scabrous

[skab-ruhs]
adjective
1.
having a rough surface because of minute points or projections.
2.
indecent or scandalous; risqué; obscene: scabrous books.
3.
full of difficulties.

Origin:
1575–85; < Latin scab(e)r rough + -ous

scabrously, adverb
scabrousness, noun
unscabrous, adjective
unscabrously, adverb
unscabrousness, noun


2. lewd, wanton, improper.
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World English Dictionary
scabrous (ˈskeɪbrəs)
 
adj
1.  roughened because of small projections; scaly
2.  indelicate, indecent, or salacious: scabrous humour
3.  difficult to deal with; knotty
 
[C17: from Latin scaber rough; related to scabies]
 
'scabrously
 
adv
 
'scabrousness
 
n

Collins English Dictionary - Complete & Unabridged 10th Edition
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Etymonline
Word Origin & History

scabrous
1572 (implied in scabrously), from L.L. scabrosus "rough," from L. scaber "rough, scaly," related to scabere "to scratch, scrape" (see scabies). Sense in Eng. evolved from "harsh, unmusical," to "vulgar" (1881), "squalid" (1939) and "nasty, repulsive" (c.1951).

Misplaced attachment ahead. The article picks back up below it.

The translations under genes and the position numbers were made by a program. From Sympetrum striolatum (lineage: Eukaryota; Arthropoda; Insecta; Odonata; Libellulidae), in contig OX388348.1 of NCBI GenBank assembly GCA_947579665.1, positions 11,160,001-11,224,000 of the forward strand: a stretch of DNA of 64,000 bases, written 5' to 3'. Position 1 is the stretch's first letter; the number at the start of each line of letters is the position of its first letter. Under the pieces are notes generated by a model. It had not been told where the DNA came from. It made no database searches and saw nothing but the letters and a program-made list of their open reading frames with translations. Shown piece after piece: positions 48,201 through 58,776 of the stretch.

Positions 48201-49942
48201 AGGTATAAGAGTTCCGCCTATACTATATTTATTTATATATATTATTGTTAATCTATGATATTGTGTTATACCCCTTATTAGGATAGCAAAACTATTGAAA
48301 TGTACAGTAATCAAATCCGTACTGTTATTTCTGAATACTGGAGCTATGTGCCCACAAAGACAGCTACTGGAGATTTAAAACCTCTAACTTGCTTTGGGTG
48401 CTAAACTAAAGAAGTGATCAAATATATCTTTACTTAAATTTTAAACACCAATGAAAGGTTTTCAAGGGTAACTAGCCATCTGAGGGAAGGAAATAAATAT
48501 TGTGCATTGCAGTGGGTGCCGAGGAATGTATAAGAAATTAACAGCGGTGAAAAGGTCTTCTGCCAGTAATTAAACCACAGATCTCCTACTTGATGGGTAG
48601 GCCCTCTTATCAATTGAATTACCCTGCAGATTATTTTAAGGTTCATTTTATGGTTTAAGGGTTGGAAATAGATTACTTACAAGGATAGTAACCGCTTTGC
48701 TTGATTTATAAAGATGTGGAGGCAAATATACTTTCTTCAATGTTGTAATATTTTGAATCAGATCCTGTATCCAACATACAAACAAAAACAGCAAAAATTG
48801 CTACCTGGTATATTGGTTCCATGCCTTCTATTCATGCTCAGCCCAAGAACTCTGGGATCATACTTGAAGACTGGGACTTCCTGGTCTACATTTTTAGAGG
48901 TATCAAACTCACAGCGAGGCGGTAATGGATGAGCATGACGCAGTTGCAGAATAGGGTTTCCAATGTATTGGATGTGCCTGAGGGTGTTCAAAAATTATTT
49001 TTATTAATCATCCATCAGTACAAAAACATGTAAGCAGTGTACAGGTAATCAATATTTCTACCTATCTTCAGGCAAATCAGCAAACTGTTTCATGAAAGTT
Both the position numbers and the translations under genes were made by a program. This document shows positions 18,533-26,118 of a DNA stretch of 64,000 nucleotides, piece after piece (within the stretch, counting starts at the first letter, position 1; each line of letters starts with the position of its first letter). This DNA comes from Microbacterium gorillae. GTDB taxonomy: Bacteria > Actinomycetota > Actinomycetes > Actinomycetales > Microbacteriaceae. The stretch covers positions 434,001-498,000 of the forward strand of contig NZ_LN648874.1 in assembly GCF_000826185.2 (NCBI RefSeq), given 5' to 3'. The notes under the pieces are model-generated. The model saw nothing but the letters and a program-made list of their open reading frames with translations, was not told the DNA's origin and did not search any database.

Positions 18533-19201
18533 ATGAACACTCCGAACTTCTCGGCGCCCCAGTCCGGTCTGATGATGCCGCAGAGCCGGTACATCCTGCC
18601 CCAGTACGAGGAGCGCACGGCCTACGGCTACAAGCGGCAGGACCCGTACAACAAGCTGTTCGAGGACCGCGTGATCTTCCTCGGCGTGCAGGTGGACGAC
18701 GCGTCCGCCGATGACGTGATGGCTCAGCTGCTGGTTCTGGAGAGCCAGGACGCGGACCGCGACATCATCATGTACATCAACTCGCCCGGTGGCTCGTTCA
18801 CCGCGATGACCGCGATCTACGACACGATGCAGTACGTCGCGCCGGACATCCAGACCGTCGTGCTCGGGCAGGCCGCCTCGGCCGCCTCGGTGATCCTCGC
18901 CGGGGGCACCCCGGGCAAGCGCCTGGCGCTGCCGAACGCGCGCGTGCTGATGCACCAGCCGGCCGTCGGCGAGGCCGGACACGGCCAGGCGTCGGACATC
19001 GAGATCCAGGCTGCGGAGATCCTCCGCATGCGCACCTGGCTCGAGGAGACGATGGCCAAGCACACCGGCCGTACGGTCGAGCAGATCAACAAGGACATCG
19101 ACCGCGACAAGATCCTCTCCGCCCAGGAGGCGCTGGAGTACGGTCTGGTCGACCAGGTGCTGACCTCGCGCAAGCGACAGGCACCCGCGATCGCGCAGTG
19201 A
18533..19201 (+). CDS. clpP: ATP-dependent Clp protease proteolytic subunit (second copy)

Online Etymology Dictionary, © 2010 Douglas Harper
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Example sentences
He is, as this rather scabrous blog post puts it, uncheckable.
Here are two brothers, brought up in scabrous surroundings.
Plastic tubes inserted through his nostrils drizzle oxygen into lungs that are little more than scabrous husks.
The spikelets are borne in an open, spreading inflorescence with scabrous branches.
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